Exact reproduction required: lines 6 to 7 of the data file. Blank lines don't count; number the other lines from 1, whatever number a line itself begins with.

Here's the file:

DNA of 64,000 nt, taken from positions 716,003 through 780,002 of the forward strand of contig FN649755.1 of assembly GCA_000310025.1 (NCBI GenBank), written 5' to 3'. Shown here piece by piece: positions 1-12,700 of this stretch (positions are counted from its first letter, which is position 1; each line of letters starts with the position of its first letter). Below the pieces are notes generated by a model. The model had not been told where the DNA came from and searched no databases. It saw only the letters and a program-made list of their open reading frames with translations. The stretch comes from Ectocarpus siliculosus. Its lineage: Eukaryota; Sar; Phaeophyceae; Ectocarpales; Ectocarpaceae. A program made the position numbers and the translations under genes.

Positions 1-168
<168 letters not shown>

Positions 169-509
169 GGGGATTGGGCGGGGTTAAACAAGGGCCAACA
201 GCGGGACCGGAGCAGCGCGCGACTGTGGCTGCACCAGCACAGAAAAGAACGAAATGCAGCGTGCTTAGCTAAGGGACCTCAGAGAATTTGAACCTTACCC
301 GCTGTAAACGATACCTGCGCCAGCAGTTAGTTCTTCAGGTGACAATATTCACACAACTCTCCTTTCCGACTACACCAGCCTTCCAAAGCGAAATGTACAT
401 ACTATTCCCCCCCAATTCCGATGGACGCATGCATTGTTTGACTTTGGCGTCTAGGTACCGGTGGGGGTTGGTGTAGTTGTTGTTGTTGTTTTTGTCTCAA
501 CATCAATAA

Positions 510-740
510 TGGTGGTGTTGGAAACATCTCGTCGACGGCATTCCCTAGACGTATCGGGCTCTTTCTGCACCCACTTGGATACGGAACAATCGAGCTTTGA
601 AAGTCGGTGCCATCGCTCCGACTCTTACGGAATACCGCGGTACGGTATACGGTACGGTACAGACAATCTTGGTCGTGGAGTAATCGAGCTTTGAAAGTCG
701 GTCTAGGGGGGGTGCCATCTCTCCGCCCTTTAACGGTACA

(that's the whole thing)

201 GCGGGACCGGAGCAGCGCGCGACTGTGGCTGCACCAGCACAGAAAAGAACGAAATGCAGCGTGCTTAGCTAAGGGACCTCAGAGAATTTGAACCTTACCC
301 GCTGTAAACGATACCTGCGCCAGCAGTTAGTTCTTCAGGTGACAATATTCACACAACTCTCCTTTCCGACTACACCAGCCTTCCAAAGCGAAATGTACAT